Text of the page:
Almost 10 months after Prithviraj Chavan assumed the office of Maharashtra chief minister, enumerating his achievements can be tough. On November 11, 2010 when Chavan became the chief minister, fresh from a long stint in the Prime Minister's Office and with backing from the Congress high command, there were great expectations from a state reeling from the Adarsh Society scandal.
Today, Chavan's tenure has turned out to be a bit like that of US President Barack Obama - high on promise, low on delivery. And both Chavan and Obama have spent an enormous amount of time doing just the same thing - clearing the mess left behind by their predecessors leaving them little or no time for large-scale reform or institution-building.
Not the time to be laughing: CM Chavan's (right) tenure has been low on delivery
Therefore, even if there are doubts raised about the credentials of the recent WikiLeaks document about political leadership in Maharashtra, we cannot ignore that there is more than a modicum of truth in it. The leaked cables, sent a year after the 26/11 terror attack on Mumbai, said: "By all accounts, Maharashtra has lacked good political leadership for almost two decades. The last ten years of Congress/NCP rule has been marked by an inability to implement major development or infrastructure programmes."
You could doubt the cables because Maharashtra is still a leading state when it comes to foreign direct investment or industrial development, but it is also true that the rate of growth has suffered in comparison to other states such as Gujarat and Delhi. And there has been almost a deathly silence on reforms.
For instance, it's been over six months since the announcement that the state will have a new Industrial, Investment and Infrastructure Policy (IIIP). The old policy, framed in 2006 and in operation from 2007, was to lapse on June 30 this year, but has been extended twice - first until August 31 and now, until November 30. The CM has been told by his advisors that the new policy is stuck in the Mantralaya bureaucratic web because the state has no industry secretary. Following Aziz M Khan's voluntary retirement in July this year, the department is run by MIDC CEO, K Shivaji.
To further dampen the investment scenario in the state, the Maharashtra Industrial Development Corporation (MIDC) has decided to hike the rates of industrial plots. Other key positions such as that of the vice-chairman and of the managing director of CIDCO,are laying vacant for the last few months.
You could explain the inaction by saying he is a politically weak chief minister. But that is not the case. Chavan has been standing up to his party men -- most of them senior -- who have privately criticised him for reviewing Slum Rehabilitation Authority's (SRA) real estate projects that were sanctioned using controversial Section 3K of the SRA Act. He has antagonised the powerful builder lobby by reviewing their proposals and signing them with abundant caution and, therefore, delaying projects.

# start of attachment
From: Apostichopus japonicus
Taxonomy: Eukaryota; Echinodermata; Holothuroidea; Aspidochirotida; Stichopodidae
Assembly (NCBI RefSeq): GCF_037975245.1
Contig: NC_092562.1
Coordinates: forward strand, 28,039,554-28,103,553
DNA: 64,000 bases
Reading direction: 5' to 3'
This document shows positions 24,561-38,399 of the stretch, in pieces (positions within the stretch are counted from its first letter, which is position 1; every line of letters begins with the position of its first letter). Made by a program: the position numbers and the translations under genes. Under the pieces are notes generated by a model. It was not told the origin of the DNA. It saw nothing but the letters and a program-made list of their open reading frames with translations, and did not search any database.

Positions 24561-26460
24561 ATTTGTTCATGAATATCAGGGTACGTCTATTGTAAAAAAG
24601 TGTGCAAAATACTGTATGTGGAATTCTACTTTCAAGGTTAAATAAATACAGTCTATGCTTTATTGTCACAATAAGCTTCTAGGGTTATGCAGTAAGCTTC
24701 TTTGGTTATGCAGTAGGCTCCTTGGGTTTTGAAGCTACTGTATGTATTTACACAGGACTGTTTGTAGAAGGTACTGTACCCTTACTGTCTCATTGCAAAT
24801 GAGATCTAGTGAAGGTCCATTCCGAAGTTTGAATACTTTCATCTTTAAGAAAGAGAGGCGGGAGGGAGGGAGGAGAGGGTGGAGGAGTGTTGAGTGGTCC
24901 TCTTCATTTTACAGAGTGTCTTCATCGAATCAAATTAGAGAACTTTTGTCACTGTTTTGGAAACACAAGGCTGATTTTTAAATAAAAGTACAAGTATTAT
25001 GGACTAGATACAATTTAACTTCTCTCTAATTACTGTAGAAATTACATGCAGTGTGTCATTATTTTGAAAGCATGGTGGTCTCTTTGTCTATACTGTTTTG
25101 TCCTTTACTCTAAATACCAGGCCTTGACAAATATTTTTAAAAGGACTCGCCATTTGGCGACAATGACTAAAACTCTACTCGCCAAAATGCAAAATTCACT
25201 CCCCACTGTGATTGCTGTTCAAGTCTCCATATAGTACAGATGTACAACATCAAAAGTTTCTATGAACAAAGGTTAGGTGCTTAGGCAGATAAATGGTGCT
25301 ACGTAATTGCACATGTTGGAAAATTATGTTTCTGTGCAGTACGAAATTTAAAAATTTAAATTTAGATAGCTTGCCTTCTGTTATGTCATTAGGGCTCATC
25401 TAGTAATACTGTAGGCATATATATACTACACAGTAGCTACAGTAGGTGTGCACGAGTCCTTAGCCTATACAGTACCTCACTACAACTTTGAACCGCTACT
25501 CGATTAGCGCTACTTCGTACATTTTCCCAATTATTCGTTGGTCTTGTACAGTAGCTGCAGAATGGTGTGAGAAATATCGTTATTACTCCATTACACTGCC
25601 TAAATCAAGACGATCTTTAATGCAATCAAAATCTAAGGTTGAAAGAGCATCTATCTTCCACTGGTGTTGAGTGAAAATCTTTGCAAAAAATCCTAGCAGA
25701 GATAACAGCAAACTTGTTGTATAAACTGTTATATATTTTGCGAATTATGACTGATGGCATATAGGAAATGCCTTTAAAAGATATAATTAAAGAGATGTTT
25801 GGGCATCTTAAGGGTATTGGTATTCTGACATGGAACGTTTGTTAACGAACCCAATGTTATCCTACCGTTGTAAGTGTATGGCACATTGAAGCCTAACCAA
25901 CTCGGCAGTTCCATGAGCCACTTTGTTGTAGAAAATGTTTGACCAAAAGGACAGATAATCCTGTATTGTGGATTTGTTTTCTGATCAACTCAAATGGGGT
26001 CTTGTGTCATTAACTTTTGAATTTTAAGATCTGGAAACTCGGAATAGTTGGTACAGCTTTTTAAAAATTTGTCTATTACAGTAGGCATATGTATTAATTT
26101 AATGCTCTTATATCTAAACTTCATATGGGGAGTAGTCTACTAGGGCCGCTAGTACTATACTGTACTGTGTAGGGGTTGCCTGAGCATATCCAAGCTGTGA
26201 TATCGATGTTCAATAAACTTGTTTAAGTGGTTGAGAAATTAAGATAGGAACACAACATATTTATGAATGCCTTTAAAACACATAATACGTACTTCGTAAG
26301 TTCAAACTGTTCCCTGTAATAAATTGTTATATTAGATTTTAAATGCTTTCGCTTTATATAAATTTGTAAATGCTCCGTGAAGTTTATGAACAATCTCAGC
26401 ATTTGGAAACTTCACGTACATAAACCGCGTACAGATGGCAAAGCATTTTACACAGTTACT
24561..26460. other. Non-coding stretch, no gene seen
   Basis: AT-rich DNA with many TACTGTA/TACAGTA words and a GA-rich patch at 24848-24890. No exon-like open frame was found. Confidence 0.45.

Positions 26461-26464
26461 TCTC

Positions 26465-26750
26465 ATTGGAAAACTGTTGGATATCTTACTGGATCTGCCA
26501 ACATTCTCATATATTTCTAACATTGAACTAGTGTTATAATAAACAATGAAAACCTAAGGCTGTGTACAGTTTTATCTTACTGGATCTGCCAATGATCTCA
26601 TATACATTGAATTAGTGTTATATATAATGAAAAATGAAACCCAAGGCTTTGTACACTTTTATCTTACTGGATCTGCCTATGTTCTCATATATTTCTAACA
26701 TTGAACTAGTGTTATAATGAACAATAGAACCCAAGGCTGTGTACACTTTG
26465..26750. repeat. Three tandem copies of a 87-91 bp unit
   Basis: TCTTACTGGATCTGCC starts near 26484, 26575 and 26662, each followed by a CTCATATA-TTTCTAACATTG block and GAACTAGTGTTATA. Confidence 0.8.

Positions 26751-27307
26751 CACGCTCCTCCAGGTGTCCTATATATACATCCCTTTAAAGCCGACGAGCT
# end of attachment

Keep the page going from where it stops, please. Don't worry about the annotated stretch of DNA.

Now, juxtapose the same circumstances when it comes to reform in every other sector. The results could be disastrous for the state, even if his intentions are noble. Therefore, perhaps, it is time for him - and the Congress Party - to take a decisive stand on what the CM's role in Maharashtra's should be. Should he concentrate on creating the perception of a clean administration given that the demons of the previous government refuse to go away, or should he concentrate on development in the state by tilting in favour of industry and developers?
It is true that Chavan is bogged down by coalition politics, and, it is more than evident that, to the Congress, the NCP is more of a necessary evil than a true friend. Moreover, his own party colleagues in government are said to be "close to New Delhi". Chavan is a man surrounded, nay, almost bound, by dilemmas. Since none of his party colleagues has the political spine to take on Sharad Pawar's NCP, led in the state by his nephew and deputy chief minister Ajit Pawar. Ajit Pawar has been busy making inroads in Congress bastions across the state. NCP's mandate for the next assembly elections seems to be clear -- fight solo. In such a tough environment, Chavan needs to emerge stronger -- not with any support from 10, Janpath, but on his own. To cut a long story short, Chavan needs to be his own man.